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Mukono Baby Was in The Mortuary, Not in Placenta Pit- Report

Dr Kasirye says that the placenta pit is 60ft deep and it would be hard to retrieve anything thrown in there, except through a lengthy, bureaucratic process. URN visited the pit and noticed that it was built underground and placentas are dumped through a flap that opens out.
Mukono General Hospital

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The authorities at Mukono General Hospital have dismissed allegations that they had mistakenly dumped a stillbirth into a placenta pit. They however say that the baby died at birth and his body was taken to the hospital mortuary from where the corpse was picked and handed over to the family. 

Dr Geoffrey Robert Kasirye, the medical superintendent of the hospital says that their internal death audit ruled out the possibility of having retrieved the body from the placenta pit. The audit was carried out following complaints from a 29-year-old mother Rose Baisi, a resident of Kigombya Village in Mukono district who said that although she had given birth to twins, the health workers at the facility presented only one child to her, with no explanation of what had happened to the second one.

Baisi used scan images that were taken earlier to prove that she was expecting two babies and not one. But moments after her complaint, she adds, health workers at the hospital gave her a stillborn and told her that the baby had been mistakenly thrown in a placenta pit. But the management at the hospital says that Baisi's account is not factual. 

Dr Kasirye says that the placenta pit is 60ft deep and it would be hard to retrieve anything thrown in there, except through a lengthy, bureaucratic process. URN visited the pit and noticed that it was built underground and placentas are dumped through a flap that opens out.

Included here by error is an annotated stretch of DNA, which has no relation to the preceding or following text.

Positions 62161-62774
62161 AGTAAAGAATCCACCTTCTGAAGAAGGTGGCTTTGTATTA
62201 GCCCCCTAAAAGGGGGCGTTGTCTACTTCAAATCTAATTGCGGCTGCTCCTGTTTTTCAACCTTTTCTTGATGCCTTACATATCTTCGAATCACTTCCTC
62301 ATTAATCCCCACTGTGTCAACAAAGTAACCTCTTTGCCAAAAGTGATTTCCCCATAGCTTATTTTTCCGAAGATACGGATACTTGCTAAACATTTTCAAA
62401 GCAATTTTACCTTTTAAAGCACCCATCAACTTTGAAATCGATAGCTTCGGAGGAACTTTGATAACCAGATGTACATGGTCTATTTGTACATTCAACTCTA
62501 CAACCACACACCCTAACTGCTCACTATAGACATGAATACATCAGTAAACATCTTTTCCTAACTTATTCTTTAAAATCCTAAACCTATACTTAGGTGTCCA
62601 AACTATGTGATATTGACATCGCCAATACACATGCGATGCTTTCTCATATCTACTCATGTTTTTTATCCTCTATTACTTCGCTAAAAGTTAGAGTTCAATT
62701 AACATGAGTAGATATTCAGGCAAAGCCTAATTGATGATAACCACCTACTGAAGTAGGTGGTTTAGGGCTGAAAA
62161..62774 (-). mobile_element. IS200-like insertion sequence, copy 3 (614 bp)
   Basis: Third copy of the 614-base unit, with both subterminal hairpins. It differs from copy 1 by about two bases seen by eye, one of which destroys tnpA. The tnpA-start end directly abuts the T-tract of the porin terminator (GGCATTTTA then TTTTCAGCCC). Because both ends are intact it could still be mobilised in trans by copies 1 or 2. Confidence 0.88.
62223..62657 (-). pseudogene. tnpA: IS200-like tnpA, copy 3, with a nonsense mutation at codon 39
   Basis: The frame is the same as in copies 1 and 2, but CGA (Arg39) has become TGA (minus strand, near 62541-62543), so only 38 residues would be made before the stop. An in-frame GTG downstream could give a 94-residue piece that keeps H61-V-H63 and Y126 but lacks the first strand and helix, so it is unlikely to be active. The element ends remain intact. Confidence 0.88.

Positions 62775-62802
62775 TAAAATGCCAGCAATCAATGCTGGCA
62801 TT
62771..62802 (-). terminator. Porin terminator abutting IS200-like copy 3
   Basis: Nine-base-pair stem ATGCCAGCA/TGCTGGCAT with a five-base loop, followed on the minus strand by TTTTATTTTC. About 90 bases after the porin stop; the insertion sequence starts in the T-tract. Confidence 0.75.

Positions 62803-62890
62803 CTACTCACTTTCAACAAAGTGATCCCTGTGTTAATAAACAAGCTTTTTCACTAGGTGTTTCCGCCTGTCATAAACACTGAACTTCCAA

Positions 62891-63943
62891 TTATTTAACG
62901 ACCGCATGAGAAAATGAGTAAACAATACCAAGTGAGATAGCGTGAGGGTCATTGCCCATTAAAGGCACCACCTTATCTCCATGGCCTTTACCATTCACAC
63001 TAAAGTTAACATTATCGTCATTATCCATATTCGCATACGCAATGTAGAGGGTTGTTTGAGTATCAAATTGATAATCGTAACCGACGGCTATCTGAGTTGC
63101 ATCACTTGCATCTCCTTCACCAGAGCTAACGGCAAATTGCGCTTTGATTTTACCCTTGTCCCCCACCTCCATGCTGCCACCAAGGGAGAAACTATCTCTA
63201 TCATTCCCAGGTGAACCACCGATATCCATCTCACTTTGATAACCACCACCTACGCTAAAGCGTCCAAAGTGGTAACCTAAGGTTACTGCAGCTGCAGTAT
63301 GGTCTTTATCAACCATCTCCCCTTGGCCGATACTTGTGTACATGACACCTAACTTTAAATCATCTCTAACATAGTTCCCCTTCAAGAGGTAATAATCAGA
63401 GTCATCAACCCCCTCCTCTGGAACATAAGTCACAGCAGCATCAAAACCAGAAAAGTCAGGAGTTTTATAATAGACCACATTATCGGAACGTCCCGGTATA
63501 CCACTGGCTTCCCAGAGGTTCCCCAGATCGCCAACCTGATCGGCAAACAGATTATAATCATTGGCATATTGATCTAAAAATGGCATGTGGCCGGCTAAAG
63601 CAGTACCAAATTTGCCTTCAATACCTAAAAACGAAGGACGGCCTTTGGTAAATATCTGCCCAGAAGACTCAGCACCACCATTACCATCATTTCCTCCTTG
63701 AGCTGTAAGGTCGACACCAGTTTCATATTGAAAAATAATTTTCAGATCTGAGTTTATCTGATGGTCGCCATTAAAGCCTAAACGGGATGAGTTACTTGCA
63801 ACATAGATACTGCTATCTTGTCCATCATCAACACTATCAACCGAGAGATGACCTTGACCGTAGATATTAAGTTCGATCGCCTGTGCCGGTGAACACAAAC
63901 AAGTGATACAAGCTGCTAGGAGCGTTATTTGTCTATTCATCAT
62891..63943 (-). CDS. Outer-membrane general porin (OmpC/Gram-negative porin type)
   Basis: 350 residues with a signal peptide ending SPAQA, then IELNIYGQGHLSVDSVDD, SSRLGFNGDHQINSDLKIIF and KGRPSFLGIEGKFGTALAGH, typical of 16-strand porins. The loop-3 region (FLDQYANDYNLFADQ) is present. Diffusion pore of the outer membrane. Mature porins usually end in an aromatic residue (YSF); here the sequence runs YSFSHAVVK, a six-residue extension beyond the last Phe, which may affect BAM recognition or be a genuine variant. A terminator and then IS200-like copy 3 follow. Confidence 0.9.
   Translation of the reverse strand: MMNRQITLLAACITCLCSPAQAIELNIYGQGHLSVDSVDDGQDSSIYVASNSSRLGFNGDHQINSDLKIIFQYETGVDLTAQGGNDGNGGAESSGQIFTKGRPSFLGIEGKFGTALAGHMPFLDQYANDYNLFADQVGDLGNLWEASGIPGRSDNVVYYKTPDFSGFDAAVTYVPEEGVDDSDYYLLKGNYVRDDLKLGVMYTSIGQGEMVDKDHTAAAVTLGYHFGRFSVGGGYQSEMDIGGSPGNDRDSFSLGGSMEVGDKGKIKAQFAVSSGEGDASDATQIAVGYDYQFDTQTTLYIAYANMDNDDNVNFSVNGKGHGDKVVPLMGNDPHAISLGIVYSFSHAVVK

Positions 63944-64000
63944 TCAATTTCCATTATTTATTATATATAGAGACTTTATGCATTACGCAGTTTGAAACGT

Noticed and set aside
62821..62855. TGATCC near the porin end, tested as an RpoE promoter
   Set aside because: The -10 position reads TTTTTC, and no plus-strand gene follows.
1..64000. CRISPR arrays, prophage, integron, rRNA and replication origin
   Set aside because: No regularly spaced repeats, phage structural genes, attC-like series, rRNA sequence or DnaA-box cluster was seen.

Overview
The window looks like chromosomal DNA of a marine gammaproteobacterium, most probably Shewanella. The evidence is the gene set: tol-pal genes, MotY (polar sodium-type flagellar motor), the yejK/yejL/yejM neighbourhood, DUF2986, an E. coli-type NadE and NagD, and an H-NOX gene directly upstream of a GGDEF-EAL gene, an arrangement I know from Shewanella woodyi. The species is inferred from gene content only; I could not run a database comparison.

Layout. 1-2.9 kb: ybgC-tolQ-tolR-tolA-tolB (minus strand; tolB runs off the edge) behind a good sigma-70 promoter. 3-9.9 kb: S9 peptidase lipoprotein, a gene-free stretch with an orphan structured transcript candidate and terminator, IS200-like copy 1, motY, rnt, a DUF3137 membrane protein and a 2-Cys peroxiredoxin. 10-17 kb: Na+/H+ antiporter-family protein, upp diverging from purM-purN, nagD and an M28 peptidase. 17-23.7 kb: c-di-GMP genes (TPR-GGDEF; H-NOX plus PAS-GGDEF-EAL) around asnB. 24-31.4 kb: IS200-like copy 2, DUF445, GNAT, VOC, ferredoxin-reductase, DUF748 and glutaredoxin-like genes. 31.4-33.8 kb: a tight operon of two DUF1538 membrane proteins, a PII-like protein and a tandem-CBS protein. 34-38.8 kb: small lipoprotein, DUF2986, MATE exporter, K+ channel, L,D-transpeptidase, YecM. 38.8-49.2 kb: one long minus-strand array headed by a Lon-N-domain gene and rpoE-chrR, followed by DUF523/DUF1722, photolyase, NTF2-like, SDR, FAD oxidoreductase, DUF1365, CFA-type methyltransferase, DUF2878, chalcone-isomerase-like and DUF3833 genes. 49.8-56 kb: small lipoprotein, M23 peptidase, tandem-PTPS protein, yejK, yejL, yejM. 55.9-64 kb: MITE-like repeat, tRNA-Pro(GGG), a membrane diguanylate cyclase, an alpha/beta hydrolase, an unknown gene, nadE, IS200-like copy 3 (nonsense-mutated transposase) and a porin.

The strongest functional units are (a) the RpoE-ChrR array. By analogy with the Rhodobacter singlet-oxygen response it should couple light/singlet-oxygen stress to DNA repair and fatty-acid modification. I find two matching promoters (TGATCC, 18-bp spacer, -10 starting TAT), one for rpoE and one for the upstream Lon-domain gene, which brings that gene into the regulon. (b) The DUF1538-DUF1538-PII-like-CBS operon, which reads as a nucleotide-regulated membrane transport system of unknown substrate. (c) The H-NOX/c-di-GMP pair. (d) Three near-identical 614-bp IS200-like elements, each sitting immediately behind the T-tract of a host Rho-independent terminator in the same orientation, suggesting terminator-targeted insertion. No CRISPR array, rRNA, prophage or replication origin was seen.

The placenta pit is a deep pit that cannot easily be opened. It could not have been opened by the midwives. I would have to be informed if it was open. As you saw, there is no way that a baby could have been thrown in the pit and later retrieved." he said.

He adds that Baisi's child was born with a severe congenital condition, with a missing part of the skull and the cerebral hemispheres. The condition occurs when the neural tube fails to close properly. It can be passed on in children through genes from both parents, although it can also be caused by obesity, uncontrolled diabetes in the mother, or the use of some prescription medicines.

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According to Kasirye, when Baisi's baby died, shortly after birth, it was taken to the mortuary, from where a nursing sister handed the body to the parents five hours later. This contradicts Baisi's claim that her husband picked the baby the next day after they were discharged following a phone call informing them that the deceased had been found.

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Baisi had earlier on said that the body of the child that she received was not hers and has since opened up a case of a missing baby at Mukono police station.

Both the Ministry of Health and the Center for Health, Human Rights and Development-CEHURD have been investigating concerns raised by Baisi. Dr Richard Mugahi, the Assistant Commissioner in charge of Infant and Maternal Health at the Ministry of Health says that they are carrying out investigations into the matter and to make sure that the case is resolved.

Gloria Laker, a programs officer at CEHURD says that there are still many questions surrounding the earlier explanation given to the family that lost the baby which still needs proper explanation.

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Mukono Municipality Medical Director Dr Anthony Kkonde notes that the hospital has proof over the matter and also CCTV cameras in a place whose footage can be used during the investigations once it is needed.                                                                       

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